Orals for a Gift Horse

A hypothetical:

You get a call from someone who’s never donated to your agency before.  S/he wants to join your Board and make a very generous gift, one that will dwarf any previous donation you’ve received, on two conditions: first, that you let her add other, equally generous, people to your Board; second, that you set up for-profit subsidiaries.  What questions do you ask?

1. "How soon?" and "Where do I sign?" OR

2. "How many new Board members?" and "What kind of for-profit subsidiaries?"

I recommend #2 (even over the blunter third possibility, "What’s in it for you?"), because:

a. you don’t want to give a stranger control over the governing body of your agency.  If s/he really has the money, s/he’ll already be the most influential member of the Board from Day 1; giving her majority power (through cronies she designates) is overkill.  If s/he insists on it, you’re facing a takeover offer, and then you have to decide whether you’re prepared to abandon everything you and your Board have worked for to date.  The new Board may be equally committed to the cause but it will be committed in a new way, so be sure you understand that s/he’s asking you to hand over the keys in return for the donation.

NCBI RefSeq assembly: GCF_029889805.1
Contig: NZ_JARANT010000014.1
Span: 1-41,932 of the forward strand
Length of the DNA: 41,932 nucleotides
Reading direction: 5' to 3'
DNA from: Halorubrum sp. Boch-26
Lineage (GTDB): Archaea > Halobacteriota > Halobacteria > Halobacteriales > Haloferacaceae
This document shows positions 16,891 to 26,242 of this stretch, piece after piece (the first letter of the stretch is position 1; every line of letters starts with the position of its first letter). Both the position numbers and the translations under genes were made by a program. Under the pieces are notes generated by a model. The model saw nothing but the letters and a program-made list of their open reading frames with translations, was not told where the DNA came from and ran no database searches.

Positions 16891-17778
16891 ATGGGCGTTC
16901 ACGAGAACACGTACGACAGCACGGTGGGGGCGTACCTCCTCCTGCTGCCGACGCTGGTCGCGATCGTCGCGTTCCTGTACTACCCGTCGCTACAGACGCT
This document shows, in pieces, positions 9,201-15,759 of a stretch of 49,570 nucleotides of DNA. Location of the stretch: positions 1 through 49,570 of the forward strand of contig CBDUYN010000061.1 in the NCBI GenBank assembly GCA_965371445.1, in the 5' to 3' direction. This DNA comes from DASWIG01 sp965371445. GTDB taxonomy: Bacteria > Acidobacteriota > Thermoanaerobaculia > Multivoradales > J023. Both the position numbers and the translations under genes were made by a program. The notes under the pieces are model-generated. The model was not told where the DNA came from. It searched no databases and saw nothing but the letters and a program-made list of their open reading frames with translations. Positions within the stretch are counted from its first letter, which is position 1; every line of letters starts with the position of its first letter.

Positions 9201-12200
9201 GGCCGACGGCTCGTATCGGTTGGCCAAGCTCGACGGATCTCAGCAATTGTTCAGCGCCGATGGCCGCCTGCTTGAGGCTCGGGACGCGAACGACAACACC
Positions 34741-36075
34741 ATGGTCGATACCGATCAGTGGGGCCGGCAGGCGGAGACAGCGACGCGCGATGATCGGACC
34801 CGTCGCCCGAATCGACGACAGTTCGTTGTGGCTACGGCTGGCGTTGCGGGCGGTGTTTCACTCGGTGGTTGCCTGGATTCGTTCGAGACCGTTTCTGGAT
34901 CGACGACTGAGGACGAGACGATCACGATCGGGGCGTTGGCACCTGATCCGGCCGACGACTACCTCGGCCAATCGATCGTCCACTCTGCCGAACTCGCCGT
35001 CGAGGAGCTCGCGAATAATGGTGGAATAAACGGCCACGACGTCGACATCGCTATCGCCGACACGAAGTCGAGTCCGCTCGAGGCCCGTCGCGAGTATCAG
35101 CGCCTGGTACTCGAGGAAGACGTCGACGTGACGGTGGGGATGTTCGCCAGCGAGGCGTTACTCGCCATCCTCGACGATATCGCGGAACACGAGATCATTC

b. "social entrepreneurship" enthusiasts notwithstanding, for most nonprofits there are only two possible results from starting a for-profit subsidiary: that the for-profit, being the source of capital, rapidly attracts most of the agency’s time and attention, leading to neglect of mission; or that the for-profit fails.  Running a business is not something anyone does in his/her spare time, even if nonprofit executives had any. 

A donor who’s gung-ho for the for-profit subsidiary idea is one of two things: someone who doesn’t understand enough about the nonprofit world to appreciate how inapplicable most for-profit principles are, or someone who has a hidden agenda.  It would take a forensic accountant to figure out the precise nature of that agenda, but the words "money laundering" come to mind.

So beware of geeks bearing gifts.

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